KATHMANDU, April 17:
Most bullion traders closed their shops on Tuesday after the price of gold fell by a further Rs 3,000 per tola (or 11.664 grams) compared to Monday, due to further decline in prices in the international market. Federation of Nepal Gold and Silver Dealers´ Association fixed the price of gold at Rs 49,500 per tola on Tuesday, down from Rs 52,500 per tola a day ago.
The international price of gold went down to $ 1,365.87 per troy ounce from $ 1,450 on Monday.
According to the federation, around 25 percent of jewelry shops were closed in the Valley and most shops in Banepa also closed. “We had no option but to close shop as we do not have gold to sell. Closing shop creates a huge loss for us as it makes it difficult to meet our daily costs such as rent and salaries of staff,” said Mani Ratna Shakya, chairman of the federation.
Shops that stayed opened were not taking orders for jewelry, saying there was no gold available in the market. Some shops said they were selling only to regular customers and or taking orders only for recycling.
However, Upendra Bahadur Karki, deputy general manager of Agricultural Development Bank, said the bank has supplied gold as per quota and there was no problem on the supply side.
A trader requesting anonymity said some shops in the Makhan area were selling gold for as high as Rs 52,000 per tola, which is Rs 2,500 per tola more than the price fixed by the federation.
“I have taken orders from my regular customers although it means suffering a loss, just to maintain client relations. We are not getting gold in the market, which has made it difficult to meet the soaring demand of the wedding season,” said Uttam Shakya, proprietor of Surya Bahadur and Sons Jewelry Shop at Wotu.
People planning to tie the knot this wedding season were seen visiting gold shops on Tuesday. But to their disappointment, they could not buy gold biscuits or coins, with most shops not even selling jewelry.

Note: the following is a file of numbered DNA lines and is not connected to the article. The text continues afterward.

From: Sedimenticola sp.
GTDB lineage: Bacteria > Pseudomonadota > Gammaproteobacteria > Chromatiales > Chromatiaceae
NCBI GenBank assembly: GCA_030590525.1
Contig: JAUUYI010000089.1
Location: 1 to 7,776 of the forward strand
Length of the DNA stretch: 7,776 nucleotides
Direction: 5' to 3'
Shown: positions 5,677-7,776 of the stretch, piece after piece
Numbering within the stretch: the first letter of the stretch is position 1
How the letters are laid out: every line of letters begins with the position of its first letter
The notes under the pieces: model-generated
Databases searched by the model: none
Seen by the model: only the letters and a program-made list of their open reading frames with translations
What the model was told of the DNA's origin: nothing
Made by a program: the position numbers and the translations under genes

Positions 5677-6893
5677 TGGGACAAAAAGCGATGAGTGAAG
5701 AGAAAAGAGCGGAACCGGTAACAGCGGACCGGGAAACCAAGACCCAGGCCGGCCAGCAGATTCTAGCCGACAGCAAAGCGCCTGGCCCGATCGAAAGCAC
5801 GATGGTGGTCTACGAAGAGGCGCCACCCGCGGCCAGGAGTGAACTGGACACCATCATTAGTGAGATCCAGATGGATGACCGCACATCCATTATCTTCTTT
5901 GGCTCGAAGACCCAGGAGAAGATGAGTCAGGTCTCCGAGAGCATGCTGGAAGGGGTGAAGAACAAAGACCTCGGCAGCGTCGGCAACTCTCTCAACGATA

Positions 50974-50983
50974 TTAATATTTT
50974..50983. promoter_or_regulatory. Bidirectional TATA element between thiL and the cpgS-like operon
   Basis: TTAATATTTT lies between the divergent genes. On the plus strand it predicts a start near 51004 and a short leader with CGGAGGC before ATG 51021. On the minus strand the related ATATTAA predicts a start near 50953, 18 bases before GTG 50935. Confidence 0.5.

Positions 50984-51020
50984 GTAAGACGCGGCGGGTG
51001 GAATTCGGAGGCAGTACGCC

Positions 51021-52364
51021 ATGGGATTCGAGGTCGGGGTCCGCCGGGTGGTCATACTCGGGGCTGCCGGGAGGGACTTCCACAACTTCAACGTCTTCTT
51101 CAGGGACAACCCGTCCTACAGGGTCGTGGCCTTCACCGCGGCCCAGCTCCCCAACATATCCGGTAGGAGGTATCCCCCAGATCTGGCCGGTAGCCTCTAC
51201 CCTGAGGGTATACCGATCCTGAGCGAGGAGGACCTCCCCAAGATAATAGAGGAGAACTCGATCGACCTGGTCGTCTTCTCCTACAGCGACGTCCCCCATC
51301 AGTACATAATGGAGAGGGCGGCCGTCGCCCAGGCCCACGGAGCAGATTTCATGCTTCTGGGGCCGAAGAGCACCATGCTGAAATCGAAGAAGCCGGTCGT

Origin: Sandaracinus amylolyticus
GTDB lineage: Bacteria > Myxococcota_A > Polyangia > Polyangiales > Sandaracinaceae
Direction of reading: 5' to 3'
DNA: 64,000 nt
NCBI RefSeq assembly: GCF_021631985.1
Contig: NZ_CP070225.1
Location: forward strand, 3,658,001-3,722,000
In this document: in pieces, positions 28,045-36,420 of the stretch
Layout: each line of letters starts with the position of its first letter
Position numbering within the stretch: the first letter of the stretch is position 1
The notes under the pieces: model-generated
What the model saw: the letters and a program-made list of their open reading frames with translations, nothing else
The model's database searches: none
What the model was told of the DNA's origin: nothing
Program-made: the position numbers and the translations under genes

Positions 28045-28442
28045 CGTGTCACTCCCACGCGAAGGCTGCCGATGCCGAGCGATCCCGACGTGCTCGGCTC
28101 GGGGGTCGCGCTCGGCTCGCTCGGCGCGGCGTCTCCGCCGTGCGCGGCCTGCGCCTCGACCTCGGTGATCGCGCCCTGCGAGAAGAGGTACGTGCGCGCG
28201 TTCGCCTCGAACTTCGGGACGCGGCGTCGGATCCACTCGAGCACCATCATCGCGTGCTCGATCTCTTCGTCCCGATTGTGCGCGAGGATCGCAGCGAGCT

Rohit Saraogi of Shree Ridhhi Sidhhi Jewellers at Bishal Bazaar said it has been very difficult to sell jewelry at the decreased gold price as they were not getting gold in the market. “However, we are selling jewelry even at a loss just to maintain our image and make sure customers are not put off,” he said.
Meanwhile, the federation has sought an appointment with Chairman of the Interim Election Council Khil Raj Regmi and Finance Minister Shanker Koirala to talk about the problems faced by the bullion trade and press for either an increase in the gold quota or permission to import gold.
DoCSM to monitor market
Department of Commerce and Supply Management (DoCSM) is planning to monitor the gold and jewelry shops as they have received complaints from customers about traders not selling gold or charging higher price.
Narayan Prasad Bidari, director general of DoCSM, said D0CSM and Nepal Rastra Bank officials will soon be monitoring the market as traders seem to have created an artificial shortage in response to the declining price of gold.
“Earlier, we monitored gold shops following complaints about quality and have even taken action against traders. Now also we will take action against those found hoarding gold or charging higher prices,” said Bidari.
Jyoti Baniya, general secretary of the Forum for Protection of Consumer Rights-Nepal (FPCRN), said that unless the government monitors the supply of gold in the market, the problem will continue. “If the government monitors the market we are ready to help bring out gold hidden by traders,” said Baniya.